Five days before the D-day I woke up and could hardly put any weight on my right leg. My knee was knackered. I was gutted. Was I really not going to be able to take part in an adventure I’d been looking forward to for so long? A quick scan of the internet and my concerns were cemented; I had Chondromalacia. Not one to take medical advice seriously (usually to my own detriment), I gave my knee five days of RICE and hoped for the best; setting myself the goal of making it to St. Austell with the guys and then taking the train home.

Had we considered the route a bit more carefully, we might have been a little less ambitious with our targets. St. Austell (where a friend would be providing us with shelter for the night), was a 75 mile trip from Penzance (via Land’s End), however Cornish terrain and a bike loaded up with a tent, pots, pans and the rest of it meant for very slow going. We crawled into St. Austell 8.5 hours later, with sun scorched faces, aching knees and a cartoon thought bubble of “what the f**k have we let ourselves in for!” looming over our heads. Anyway, we were pleased to see Si and his brand new pad, and the beer and sausages flowed like wine.

The next morning (sore heads and stiff legs) we hit the road early doors. Heeding our lessons from taking the scenic route in one of the hilliest counties Britain has to offer, we decided to stick to an ‘A’ road today. This cut us a little slack, and the route was still as glorious. We landed on Exmoor 10 hours later and, with nearly 90 miles under our belts, in good spirits (although we learned a thing or two with regard to calorie intake along the way!). My knee was screaming at me, but it was holding its own, so whilst having a chin-wag with the chaps over our first slurry and rice cooked on the camp stove, I tentatively moved the goal posts towards Bristol.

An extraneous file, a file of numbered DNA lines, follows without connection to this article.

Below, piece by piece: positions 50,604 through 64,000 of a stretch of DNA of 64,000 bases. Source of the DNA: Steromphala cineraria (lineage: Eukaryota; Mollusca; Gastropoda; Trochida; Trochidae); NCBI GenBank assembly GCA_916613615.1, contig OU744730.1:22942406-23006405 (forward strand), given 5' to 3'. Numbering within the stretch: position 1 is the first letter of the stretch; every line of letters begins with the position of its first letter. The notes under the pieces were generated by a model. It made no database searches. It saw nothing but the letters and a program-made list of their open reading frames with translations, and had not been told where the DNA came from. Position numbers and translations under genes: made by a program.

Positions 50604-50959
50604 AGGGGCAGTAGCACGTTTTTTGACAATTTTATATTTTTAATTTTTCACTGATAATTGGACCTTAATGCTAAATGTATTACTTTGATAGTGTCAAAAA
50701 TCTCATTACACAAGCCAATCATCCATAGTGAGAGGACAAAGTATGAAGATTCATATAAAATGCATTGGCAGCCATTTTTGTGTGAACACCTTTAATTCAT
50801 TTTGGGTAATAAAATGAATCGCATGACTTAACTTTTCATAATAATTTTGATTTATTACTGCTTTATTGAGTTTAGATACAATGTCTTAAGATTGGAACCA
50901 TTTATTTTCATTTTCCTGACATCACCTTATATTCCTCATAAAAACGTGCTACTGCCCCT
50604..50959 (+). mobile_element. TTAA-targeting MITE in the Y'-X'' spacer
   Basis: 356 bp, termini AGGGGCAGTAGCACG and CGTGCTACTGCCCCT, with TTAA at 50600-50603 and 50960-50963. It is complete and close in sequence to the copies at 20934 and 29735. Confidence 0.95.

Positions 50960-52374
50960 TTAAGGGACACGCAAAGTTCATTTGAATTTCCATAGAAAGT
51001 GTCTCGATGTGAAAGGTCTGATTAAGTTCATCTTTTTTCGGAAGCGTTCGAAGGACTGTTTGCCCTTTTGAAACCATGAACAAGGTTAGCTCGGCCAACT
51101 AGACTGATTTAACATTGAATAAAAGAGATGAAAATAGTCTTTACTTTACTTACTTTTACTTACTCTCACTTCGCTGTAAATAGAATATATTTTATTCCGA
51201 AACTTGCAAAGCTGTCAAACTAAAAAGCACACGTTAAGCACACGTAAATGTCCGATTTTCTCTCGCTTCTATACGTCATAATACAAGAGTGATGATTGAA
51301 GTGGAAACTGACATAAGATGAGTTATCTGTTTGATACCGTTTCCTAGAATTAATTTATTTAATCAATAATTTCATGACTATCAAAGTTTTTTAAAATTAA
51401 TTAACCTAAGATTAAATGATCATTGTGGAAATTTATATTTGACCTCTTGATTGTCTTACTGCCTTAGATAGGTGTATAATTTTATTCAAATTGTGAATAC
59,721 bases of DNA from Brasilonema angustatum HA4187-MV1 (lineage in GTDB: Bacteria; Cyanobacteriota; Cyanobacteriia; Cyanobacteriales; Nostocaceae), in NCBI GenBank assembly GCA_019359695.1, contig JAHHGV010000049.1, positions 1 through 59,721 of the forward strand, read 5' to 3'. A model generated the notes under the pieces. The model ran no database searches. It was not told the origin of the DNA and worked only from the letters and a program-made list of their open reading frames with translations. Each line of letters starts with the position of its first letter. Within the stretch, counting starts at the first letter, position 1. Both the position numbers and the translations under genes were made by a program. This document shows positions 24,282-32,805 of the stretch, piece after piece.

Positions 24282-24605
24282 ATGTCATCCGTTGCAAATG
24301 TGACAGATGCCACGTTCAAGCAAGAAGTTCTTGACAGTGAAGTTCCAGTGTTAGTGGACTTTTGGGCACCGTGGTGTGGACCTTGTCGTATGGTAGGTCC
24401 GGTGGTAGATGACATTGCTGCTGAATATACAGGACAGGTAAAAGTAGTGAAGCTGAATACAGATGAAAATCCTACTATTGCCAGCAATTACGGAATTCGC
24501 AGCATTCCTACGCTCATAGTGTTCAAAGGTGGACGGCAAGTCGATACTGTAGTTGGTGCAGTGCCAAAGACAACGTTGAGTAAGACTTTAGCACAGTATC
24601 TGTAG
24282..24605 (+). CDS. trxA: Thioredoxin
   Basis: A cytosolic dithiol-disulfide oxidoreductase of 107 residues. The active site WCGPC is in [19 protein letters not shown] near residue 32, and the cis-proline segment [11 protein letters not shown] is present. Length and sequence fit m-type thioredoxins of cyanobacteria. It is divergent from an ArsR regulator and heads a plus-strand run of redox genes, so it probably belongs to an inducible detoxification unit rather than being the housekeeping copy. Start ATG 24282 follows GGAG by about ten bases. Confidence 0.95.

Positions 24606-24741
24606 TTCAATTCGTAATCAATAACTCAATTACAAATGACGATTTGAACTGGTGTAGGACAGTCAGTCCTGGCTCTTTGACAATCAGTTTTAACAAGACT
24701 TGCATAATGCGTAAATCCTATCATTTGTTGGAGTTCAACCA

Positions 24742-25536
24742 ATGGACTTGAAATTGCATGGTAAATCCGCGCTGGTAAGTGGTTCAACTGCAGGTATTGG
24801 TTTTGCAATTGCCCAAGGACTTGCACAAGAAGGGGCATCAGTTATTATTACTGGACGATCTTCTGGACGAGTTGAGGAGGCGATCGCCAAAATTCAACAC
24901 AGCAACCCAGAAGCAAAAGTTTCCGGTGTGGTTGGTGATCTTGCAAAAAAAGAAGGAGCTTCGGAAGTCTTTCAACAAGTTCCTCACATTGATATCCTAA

Never have I been more thankful for the existence of the Somerset Levels. And level they are. At last we seemed to be moving at a reasonable pace, and if it wasn’t for the incessant head wind we would have been flying. The hills were really testing my knee, and at points in Cornwall and Devon I was off my bike, pushing, and STILL maintaining pace with the other two. We stopped at Glastonbury for another pasty (becoming a staple luncheon for us) and cracked on towards Bristol where Ryan’s Nan would be providing shelter (and a couple of hearty meals if my memory served me well). My knee had held again, and I tentatively aired my confidence that I thought I could make it all the way. The guys were elated, and we looked forward to the next stage.

Cycle touring is a constant learning process, and we had learnt a valuable lesson the previous day. We had been prey to the dreaded “bonk“. With 15 miles to go we realised our “nose bags” were empty and our heads light. We were in trouble, and morale had taken a bruising. We pressed on as best we could, hoping to see a newsagent’s round the next corner, and the next corner. Eventually we came upon a corner shop in a remote village and bought them out of Coke and Jaffa cakes, and made it to camp with renewed energy. With this in mind we literally stuffed our faces the next day. Below is our Jamie Oliver-esque menu: